Brian @ A Thought For Food says
I’m having dinner guests over tomorrow evening. And I was thinking lamb would be the perfect thing to serve. Thank you so much for this inspired recipe. I will have to report back. 🙂
Hi Brian, That’s so cool! I think this would be delicious for a dinner party. And please do let me know how it turns out!
Meredith in sock monkey slippers says
This is just amazing! Spreading the word and putting it in my recipe box.
Thanks Meredith! I’m so glad you like the recipe!
Made this last night and it was AMAZING! I lived in Thailand for 4.5 months, and that sauce is legit! Well done!!! My husband was happy 🙂
This comment totally made my day! So glad the recipe went over well, and thanks for stopping back by with the great feedback. Cheers!
JANET CARMICHAEL says
Just came across this recipe (I don’t know why this is in caps when my caps lock is not on….sorry) but I’m nervous about a leg of lamb being just pan seared. That’s a cut that one typically slow roass or braises. are you sure it doesn’t get tough? I really don’t want to destroy an expensive piece of meat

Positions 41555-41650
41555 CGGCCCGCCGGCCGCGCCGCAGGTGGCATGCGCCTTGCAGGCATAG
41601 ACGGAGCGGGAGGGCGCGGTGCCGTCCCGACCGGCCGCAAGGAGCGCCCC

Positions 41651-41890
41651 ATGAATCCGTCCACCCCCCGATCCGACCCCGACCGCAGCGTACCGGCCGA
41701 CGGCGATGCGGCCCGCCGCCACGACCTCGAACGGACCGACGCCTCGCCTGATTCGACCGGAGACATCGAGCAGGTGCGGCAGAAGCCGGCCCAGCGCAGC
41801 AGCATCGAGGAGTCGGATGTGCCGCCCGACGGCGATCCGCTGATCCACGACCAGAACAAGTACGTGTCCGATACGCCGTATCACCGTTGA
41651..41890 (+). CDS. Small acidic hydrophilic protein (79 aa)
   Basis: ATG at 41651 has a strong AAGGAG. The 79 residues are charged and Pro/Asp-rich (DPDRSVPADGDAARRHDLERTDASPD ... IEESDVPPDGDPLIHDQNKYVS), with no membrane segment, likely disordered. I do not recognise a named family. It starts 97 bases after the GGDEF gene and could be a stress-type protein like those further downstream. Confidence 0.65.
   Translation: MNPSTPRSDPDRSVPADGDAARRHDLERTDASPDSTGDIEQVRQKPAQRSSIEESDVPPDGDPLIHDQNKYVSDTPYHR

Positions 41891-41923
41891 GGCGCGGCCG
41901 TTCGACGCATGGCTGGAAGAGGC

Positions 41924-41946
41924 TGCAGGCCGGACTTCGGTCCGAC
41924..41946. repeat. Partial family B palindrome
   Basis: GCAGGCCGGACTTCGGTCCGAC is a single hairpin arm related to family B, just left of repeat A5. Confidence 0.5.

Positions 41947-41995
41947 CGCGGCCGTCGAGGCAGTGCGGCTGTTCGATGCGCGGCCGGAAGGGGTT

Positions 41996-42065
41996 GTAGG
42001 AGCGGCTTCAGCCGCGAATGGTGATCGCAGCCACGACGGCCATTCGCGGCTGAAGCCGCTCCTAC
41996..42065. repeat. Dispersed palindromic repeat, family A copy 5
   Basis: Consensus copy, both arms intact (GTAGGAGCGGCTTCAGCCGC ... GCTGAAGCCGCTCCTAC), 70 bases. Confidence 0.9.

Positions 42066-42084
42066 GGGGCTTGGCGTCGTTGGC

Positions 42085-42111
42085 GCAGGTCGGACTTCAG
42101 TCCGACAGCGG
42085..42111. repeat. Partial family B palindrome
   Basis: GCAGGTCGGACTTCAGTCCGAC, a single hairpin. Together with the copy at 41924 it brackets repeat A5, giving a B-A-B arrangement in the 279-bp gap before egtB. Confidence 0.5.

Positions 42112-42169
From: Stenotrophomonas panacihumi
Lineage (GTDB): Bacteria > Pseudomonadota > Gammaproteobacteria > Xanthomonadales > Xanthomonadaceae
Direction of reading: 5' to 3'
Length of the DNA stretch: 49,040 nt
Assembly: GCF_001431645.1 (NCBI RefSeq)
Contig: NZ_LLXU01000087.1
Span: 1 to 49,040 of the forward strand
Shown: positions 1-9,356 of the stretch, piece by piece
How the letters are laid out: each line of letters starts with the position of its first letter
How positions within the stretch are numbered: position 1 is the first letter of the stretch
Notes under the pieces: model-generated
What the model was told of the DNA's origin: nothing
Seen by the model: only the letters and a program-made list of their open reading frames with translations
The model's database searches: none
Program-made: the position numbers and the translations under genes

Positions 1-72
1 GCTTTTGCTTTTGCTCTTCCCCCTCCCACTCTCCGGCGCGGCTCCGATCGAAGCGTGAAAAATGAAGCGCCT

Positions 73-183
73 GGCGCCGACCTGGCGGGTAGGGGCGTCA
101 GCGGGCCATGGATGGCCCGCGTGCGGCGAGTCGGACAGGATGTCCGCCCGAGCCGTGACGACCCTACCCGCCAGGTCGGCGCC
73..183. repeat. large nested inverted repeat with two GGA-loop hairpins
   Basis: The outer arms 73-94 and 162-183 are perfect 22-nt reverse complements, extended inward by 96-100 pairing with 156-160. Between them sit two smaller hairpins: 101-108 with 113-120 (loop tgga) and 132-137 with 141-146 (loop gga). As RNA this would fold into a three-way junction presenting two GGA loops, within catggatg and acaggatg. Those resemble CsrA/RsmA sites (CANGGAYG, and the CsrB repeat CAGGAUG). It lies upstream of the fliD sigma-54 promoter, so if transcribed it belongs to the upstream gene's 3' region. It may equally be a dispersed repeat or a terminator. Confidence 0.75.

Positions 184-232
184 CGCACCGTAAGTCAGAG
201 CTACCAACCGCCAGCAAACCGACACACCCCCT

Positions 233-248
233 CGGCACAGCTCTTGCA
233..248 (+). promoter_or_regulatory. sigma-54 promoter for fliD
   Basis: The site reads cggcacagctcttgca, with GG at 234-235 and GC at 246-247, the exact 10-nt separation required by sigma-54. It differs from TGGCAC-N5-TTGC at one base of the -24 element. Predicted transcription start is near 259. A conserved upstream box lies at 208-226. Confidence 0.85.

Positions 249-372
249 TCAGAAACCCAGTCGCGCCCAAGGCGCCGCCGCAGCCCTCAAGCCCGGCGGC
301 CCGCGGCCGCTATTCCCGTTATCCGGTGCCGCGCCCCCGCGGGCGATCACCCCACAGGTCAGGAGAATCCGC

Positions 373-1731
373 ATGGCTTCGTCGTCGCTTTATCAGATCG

Hi Janet, Sorry for the glitches in my comment system – you comment came through properly punctuated. Thanks for taking the time to ask about the recipe.
The leg of lamb used here is butterflied, boneless, and also only a 2-pound section cut into smaller portions (as opposed to a more typical 5 – 6 pound whole leg), so it cooks quickly and is served medium-rare. I haven’t had this in a while, but remember the cut being very tender and not chewy at all. However, if this cut causes concern, feel free to sub in a more traditionally tender cut like a boneless chop and cook just until the lamb temp hits 130 degrees F.
WOW! This was delicious! I was a bit of a pansy and used chicken thighs instead because I’ve never made lamb. The recipe was so fresh and yummy! I added some avocado on the side and it was simply perfect. Thank you for this recipe! I am doing whole 30 and I think this will be a staple, not only during this month, but generally speaking!